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Thick client application security (C# <-> SQL Server 2008 Express) .NET 4. Looking for good advice here

"Standard" thick client application.
Existing application, this means that major refactoring will take a lot of time. Application is moving from inhouse solution to product. Making it a 3-tier application is not an option at the moment.
I am not intending to overdo the security bit but I do not want to make really basic mistakes. This software will be located at customer locations and I need a good security architecture that we can stand behind.

SQL statements are currently written in the client code. All statements follows "Prepared Statement" format (named parameters), no string concatenations are made. That should prevent SQL injection.

Encrypted connection between client and database
Passwords will be hashed in the client and validated at the database
Sensitive information in SQL Server tables will be encrypted using SQL Server's encryption features
Client will check that the user belongs to a certain Active Directory user group
C# assemblies will be obsfucated, encrypted using some software intended for this use. I was looking at Remotesoft's Salamander but that is not an option anymore. Perhaps {smartassembly}

Here you can get some info on security issued concerning thick clients.
Client/Server Security Assessment and Awareness
Thick Client Application Security

Application has it's own login for the users and uses only one account with the database. Any ideas on this? How do I store database login at the client location? In the resource file?
Other considerations?
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jerra
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jerra
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1 Solution
 
Marten RuneSQL Expert/Infrastructure ArchitectCommented:
You don't

If you want security, deploy your thick application using AD, grant this AD group the necessary rights to the database. If you want to do this correctly, rewrite all sql statements in the thick application to use stored procs instead, with parameters ofcourse. Now grant execute to this AD group on the stored procedures.

You now hava a security solution that relies on kerberos authentication, should a user want to do anything unauthorized, he can't since all he can do is execute the stored procedures designed by you, the underlying tables are of limits for the users in this AD group.

Regards Marten
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jerraAuthor Commented:
Thanks!
Ok, with your recommended changes made do you see other obvious security problems?

Just one thought that came to mind. What if the customer doesn't use AD? Just a single computer or two. (argh so much to consider)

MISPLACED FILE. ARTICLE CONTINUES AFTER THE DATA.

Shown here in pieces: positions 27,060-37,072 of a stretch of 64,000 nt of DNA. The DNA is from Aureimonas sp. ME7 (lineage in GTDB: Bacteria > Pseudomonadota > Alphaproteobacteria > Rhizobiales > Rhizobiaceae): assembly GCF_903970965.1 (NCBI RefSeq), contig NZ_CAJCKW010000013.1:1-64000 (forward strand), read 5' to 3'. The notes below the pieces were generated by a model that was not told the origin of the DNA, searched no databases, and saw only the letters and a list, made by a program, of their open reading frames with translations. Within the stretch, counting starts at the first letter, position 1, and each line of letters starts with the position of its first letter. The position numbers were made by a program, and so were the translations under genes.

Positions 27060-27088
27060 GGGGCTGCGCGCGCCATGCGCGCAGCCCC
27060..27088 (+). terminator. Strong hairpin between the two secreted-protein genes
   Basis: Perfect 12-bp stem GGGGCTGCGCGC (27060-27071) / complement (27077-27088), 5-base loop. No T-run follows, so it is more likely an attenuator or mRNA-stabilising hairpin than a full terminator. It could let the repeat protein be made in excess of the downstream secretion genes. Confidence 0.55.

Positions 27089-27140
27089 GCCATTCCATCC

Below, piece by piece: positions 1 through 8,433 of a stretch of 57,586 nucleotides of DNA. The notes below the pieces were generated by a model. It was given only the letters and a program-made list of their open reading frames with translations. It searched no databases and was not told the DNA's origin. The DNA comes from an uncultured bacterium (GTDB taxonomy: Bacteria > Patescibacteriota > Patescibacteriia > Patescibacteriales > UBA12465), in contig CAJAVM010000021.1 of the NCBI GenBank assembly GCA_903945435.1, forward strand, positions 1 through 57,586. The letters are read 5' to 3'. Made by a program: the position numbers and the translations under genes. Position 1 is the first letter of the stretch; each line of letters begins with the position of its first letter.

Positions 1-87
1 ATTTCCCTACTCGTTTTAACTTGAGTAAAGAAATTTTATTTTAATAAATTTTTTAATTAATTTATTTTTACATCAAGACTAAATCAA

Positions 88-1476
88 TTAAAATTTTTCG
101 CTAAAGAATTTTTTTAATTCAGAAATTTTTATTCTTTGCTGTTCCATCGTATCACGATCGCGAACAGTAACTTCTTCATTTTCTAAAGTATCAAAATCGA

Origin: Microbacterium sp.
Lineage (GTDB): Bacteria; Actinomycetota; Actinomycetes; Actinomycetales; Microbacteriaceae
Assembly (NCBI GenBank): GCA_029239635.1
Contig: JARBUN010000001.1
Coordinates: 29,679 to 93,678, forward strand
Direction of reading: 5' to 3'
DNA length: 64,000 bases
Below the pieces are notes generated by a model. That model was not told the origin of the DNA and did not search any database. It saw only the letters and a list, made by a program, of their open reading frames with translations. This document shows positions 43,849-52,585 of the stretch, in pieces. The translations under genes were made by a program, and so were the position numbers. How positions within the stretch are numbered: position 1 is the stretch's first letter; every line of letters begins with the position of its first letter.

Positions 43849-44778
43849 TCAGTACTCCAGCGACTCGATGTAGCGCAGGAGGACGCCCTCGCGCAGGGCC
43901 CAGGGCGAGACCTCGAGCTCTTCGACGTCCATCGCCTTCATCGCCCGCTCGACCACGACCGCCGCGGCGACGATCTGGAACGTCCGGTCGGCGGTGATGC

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jerraAuthor Commented:
Nevermind, we'll think of some way to bundle SQL Server with our software in these cases where the customer doesn't use AD.
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The Lifecycle Approach to Managing Security Policy

Managing application connectivity and security policies can be achieved more effectively when following a framework that automates repeatable processes and ensures that the right activities are performed in the right order.

 
jerraAuthor Commented:
I am assuming you mean that this type of architecture then uses SSPI connection type?
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Marten RuneSQL Expert/Infrastructure ArchitectCommented:
Quote: 'I am assuming you mean that this type of architecture then uses SSPI connection type?'

SSPI = integrated = kerberos = Yes! Ofcourse
:-)

Good luck. If you have any more questions, fire away.
//Marten
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jerraAuthor Commented:
OK thanks.
When you wrote "deploy your thick application using AD" does it have to be deployed through Group Policy? Can't it be installed normally?
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Marten RuneSQL Expert/Infrastructure ArchitectCommented:
yea it can, but you are missing the point. the ad group both deployes the app and grants the rights to execute the stored procs. it makes a neat package

\\Maryen
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jerraAuthor Commented:
Personally I am not too familiar with AD and how to deploy software using policies but I will pass the information on! Thanks a lot!
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